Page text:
I Gave Up Social Media for 3 Months and Lived to Tell the Tale

Christina Grasso
I Gave Up Social Media for 3 Months and Lived to Tell the Tale
Photo: Getty Images

For me, social media isn’t only a hobby, it’s my livelihood. This can be both a blessing and a curse because while I genuinely love what I do, I’m plugged in 24/7 and tethered to my iPhone to a point where if I don’t answer someone’s text within three minutes, they wonder if they may need to call a hearse. We could all use a break—and that sentiment stands doubly for someone like me.

Two years ago I got that break when I had to temporarily relocate from my apartment in New York City to the third floor of a hospital on the eating disorders unit where I would remain, unknowingly, for three months. Due to strict confidentiality guidelines and a little thing called HIPAA, there was a no-camera policy, which is common in similar settings (fair enough, I guess, if you aspire to be Amish). So I had no choice but to ditch my iPhone for my entire length of stay and replace it with a trusty old flip phone that not even my 94-year-old grandmother uses.

I’m plugged in 24/7 and tethered to my iPhone to a point where if I don’t answer someone’s text within three minutes, they wonder if they may need to call a hearse.

First things first: Imagine walking into the Verizon store and telling a guy in a red shirt that no, actually, you, a tech-savvy millennial, are not happy with the iPhone and in fact you’d like to downgrade to a Samsung jitterbug. He erupted in confused laughter, but instead of getting into the whole she-bang I just told him it was for the sake of journalism. I guess it wasn’t a total lie because here we are.

Suddenly a social media vacation no longer seemed enticing. I tried to convince myself it wouldn’t be that bad, that I wouldn’t miss it that much, and all would be well. But the moment a nurse pried my iPhone out of my cold hands, I felt as though I had lost an appendage. I was in denial. Initially, not being able to check my phone or social media every few minutes filled me with anxiety and boredom, like an itch that couldn’t be scratched. It was not ideal.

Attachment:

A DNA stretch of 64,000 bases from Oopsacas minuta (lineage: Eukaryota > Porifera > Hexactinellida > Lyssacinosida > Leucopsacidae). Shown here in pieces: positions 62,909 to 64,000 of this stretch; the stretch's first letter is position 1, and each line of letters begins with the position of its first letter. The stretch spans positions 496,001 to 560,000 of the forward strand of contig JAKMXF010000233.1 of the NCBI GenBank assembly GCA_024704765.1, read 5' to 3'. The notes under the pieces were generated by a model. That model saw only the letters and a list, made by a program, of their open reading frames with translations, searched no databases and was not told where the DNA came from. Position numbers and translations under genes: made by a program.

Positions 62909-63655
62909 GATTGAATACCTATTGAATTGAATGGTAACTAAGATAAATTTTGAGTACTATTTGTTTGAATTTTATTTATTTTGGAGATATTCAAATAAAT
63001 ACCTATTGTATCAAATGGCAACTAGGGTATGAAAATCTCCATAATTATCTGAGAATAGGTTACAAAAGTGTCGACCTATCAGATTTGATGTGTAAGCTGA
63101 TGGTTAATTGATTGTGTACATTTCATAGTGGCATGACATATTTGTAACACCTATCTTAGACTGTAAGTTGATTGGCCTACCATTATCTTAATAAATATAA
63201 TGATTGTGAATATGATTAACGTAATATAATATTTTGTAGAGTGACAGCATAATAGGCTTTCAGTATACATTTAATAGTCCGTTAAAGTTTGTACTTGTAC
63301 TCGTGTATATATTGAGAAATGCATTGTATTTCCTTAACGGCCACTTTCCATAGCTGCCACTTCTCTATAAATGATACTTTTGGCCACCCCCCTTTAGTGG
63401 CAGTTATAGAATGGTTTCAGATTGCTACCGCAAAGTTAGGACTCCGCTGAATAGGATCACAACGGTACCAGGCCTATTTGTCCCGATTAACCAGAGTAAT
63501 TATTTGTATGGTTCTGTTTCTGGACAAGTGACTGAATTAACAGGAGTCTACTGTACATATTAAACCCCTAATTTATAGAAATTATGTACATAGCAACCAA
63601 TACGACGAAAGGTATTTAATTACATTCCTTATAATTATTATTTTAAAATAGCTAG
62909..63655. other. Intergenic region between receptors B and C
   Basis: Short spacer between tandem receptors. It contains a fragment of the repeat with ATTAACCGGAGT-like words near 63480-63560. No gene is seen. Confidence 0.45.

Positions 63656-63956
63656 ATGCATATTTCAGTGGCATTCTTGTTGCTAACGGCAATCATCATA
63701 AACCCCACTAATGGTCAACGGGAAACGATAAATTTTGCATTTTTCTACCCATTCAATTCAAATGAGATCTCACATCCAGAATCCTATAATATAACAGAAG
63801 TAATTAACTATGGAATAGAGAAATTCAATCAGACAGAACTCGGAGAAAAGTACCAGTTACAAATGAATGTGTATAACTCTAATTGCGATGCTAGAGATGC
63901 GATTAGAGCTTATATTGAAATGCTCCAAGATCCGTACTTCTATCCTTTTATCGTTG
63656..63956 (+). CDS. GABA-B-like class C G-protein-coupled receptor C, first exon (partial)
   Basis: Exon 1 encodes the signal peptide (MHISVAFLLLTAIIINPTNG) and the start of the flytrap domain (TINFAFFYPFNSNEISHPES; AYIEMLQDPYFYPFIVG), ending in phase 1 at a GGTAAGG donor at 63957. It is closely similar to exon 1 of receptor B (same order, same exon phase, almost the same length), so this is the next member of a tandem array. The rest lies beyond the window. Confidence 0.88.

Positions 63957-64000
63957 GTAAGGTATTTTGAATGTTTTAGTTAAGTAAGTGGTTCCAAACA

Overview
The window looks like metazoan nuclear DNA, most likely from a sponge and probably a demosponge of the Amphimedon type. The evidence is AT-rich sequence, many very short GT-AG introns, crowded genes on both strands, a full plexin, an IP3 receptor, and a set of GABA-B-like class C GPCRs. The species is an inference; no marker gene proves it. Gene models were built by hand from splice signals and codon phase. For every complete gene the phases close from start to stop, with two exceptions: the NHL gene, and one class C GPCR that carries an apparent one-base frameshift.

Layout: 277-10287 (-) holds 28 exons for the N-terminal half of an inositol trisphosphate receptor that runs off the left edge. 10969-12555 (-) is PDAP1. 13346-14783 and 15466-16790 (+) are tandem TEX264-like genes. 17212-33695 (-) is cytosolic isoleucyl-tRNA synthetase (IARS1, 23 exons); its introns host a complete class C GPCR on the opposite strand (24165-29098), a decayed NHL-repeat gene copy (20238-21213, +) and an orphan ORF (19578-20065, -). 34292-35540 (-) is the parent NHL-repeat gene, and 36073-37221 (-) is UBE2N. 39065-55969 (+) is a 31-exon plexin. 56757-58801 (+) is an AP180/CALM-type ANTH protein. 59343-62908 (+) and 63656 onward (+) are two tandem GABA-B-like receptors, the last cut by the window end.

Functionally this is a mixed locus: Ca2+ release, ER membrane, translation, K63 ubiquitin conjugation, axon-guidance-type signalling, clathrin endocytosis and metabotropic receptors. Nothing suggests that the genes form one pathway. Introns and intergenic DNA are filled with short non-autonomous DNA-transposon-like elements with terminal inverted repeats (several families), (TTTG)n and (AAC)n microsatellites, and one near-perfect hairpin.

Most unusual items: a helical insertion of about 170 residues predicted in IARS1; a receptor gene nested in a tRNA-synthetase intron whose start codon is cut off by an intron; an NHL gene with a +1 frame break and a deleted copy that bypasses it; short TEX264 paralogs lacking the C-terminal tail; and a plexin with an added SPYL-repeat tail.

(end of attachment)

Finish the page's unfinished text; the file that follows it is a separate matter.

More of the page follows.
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I began to fill my time with other things like drawing, knitting, reading, and re-runs of Roseanne. If I wanted to communicate with the outside world (and I did!) I resorted to the retro ways of the dark ages like email, picking up the phone, or—gasp—writing a letter. A friend of mine managed my Instagram while I was gone because I valued my privacy and didn’t want to broadcast my current life situation, but also didn’t want it to seem as though I had been kidnapped.

A few weeks in, not having access to my device and having to resurrect the dreaded T-9 method became more of a first-world inconvenience than anything else, and I started to adjust and realize that while I certainly didn’t elect to do so, having a break from social media was a total luxury. I didn’t even really bother to text anymore, because having to tap a number three times to get a certain letter just wasn’t worth it. A lot of the eye-strain headaches I had been experiencing lessened in intensity and I found that I was getting more, and better-quality sleep.

Eliminating communication via social media channels helped me identify who really had a presence in my life and deserved to stay there.

After six to eight weeks had passed, I actually found that some of my relationships had strengthened. Sure, difficult times have a way of revealing true friends, but eliminating communication via social media channels helped me identify who really had a presence in my life and deserved to stay there. Real relationships take effort, and I’ve found social media eliminates a lot of the legwork, which can create or feign friendships that aren’t necessarily the most genuine or sustainable.

Toward the end of my forced social media cleanse, I hardly even thought about my iPhone. The time I’d have ordinarily spent looking at a screen was replaced with more constructive activities like meditation, art, or having real-life conversations with actual humans. I also took up journaling so that if and when I decide to write a memoir (pronounced mem-wah, because Kris Jenner), I have a hard copy of all the details.

Once I got back to work and into my normal routine, social was a novelty, at first. But in what spare time I have when I’m not working these days, I no longer feel as though my phone is glued to my right hand for the sake of personal use. It’s allowed me to be much more present and calm in my everyday life, rather than consumed by the pressure to document and filter every little thing when I much prefer to be a bit more of a mysterious woman. Oh, and follow me @thepouf.

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